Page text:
Costa Rica News – Sometimes you look at Costa Rican government reactions to their own implemented laws and just say to yourself, what in the hell did you think was going to happen? This is another example of the idiots in the Costa Rican government not seeing the obvious consequences of their own actions. They are wondering right now why their revenue on import taxes from vehicles has gone down.
The number of imported cars actually went down the first 3 months of 2013. Well lets see what could have been the cause of that.
1. A law was passed and is now being enforced that makes it illegal for companies to import vehicles that have been determined as totaled on their title. This was a huge part of the vehicle import business in Costa Rica, which was basically a scam. Companies would import the totaled vehicles, fix them up a bit, roll back their odometer, and then sell them as working used vehicles. After driving the vehicle about 2 to 3 months (if you were lucky), it would require repeat visits to the mechanic. By disallowing this scam to continue on a large scale that decreased the number of imports.
2. The change in the calculation of the taxable value of used cars in December of 2012 made taxes go up and discouraged people importing vehicles. Hmmmmm, let’s see, the Costa Rican government decided in December that they wanted to increase taxes on imports and because it costs more money, less people decided to import a vehicle. I think we can all realize that this is a simple economic concept, supply and demand. Increased costs equals less demand. What schools did these people go to where they did not learn this?
What the Costa Rican government needs to do is find the point where supply and demand are at an equilibrium in order for them to maximize tax revenue. If you want to import a vehicle and decide that you want to nationalize it you are going to need to pay the import taxes, which are currently the following (based on the value the Costa Rican government has put on the vehicle in the Hacienda Valor):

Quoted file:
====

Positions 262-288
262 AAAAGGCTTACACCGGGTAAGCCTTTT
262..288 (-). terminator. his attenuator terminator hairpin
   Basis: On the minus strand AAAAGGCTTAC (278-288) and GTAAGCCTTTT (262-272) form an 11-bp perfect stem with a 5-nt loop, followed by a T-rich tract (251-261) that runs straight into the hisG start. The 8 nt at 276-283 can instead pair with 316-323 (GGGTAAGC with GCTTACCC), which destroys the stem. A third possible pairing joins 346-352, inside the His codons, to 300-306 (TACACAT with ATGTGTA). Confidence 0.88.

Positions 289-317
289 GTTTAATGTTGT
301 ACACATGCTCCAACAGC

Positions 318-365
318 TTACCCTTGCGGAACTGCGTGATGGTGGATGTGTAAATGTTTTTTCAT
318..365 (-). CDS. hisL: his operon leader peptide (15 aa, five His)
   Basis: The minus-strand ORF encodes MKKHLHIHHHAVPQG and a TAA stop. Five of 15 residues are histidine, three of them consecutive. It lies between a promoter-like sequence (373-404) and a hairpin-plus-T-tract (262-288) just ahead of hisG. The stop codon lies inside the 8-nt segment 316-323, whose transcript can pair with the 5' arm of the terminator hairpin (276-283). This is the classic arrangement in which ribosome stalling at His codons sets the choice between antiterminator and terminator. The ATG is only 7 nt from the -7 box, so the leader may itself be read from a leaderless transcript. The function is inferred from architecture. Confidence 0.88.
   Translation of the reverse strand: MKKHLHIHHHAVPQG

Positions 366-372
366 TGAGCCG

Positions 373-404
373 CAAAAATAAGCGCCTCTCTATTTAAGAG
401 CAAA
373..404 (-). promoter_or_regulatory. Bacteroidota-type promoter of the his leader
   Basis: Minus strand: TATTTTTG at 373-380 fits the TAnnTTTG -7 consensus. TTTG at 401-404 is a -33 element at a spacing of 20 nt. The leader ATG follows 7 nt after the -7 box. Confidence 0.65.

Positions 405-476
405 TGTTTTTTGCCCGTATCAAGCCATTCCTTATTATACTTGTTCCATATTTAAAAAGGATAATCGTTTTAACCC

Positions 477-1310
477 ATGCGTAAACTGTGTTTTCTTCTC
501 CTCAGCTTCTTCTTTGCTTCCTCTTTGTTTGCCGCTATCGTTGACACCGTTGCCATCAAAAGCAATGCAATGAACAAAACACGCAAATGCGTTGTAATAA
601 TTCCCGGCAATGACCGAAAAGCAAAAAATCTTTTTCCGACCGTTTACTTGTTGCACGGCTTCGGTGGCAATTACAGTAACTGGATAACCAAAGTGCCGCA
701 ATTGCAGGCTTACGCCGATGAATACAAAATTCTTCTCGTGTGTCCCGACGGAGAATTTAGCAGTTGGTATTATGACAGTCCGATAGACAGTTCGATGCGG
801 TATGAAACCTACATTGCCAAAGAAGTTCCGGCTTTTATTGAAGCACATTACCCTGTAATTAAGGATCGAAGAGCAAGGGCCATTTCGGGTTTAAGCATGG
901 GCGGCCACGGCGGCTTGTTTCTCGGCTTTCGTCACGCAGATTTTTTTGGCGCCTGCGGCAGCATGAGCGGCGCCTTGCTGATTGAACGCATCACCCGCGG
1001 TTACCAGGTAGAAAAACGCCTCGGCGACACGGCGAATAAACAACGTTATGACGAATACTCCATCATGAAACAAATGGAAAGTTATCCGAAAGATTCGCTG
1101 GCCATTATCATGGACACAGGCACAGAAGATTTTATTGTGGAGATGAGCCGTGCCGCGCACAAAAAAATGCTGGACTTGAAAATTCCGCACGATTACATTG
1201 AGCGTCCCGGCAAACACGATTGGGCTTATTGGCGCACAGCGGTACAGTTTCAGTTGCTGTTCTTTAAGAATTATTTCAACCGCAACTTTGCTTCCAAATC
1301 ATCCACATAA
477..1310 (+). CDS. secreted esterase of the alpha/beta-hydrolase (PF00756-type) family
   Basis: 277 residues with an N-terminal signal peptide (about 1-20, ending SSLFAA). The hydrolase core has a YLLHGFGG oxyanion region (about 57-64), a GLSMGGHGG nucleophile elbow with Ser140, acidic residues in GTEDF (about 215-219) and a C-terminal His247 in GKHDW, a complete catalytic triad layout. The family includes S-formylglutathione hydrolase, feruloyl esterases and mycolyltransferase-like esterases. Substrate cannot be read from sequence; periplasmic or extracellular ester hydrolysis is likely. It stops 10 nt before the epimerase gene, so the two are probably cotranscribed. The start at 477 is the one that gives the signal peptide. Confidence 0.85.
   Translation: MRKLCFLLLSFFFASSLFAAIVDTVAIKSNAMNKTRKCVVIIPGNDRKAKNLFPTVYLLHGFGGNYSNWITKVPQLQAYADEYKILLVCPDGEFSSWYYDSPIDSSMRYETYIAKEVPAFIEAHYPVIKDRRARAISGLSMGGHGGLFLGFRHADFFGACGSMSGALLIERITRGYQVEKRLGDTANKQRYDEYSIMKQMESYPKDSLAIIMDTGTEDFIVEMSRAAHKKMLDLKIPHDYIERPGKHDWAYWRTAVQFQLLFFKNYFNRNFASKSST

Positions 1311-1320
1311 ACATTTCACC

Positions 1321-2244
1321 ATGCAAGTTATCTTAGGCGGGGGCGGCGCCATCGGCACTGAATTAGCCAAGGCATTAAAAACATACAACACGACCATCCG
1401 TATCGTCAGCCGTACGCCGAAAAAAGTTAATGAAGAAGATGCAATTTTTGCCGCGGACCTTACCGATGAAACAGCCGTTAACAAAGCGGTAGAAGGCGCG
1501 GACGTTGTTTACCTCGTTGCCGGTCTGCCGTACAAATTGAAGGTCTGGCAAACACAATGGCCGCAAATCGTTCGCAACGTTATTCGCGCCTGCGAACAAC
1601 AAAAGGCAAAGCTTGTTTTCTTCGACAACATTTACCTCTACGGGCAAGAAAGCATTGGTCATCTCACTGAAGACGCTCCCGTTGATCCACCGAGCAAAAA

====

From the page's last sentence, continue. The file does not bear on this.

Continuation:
- Current year to 3 years old- 52.29%
- 4 and 5 years old – 63.91%
- 6 years old or more – 79.03
This is the though pattern of most people in Costa Rica. Instead of looking to make more money by creating a business model that is based on maximizing revenue by decreasing the amount you make on each item and making more by volume, the thought is it is easier to just make as much money on each transaction.
This has proven a failed business model everywhere based on the principle of supply and demand. The only reason that it continues to be implemented by the Costa Rican government is that they are an organization that is too big to fail. However, the trickle down effect it has had on the local level in Costa Rica has resulted in an increased amount of scams, corruption, and failed businesses.
We can only assume that the Costa Rican typical response to this will be that they will raise taxes again to try to make up for the loss. Stupidity pisses me off, and the CR government proves they have the brain power of a wet fart every single day.
The most humorous part of this entire situation is that even with all these taxes it is still usually less expensive and less risky to import your vehicle to Costa Rica. Take a look at some of the prices of the vehicles on Craigslist. Plus when you import a vehicle at least you know the history. Those scam cars that are lemons are still flooding the market in Costa Rica.
If you would like to have a little more information about importing a vehicle or your household to Costa Rica, get the free E-Book for Shipping Costa Rica here.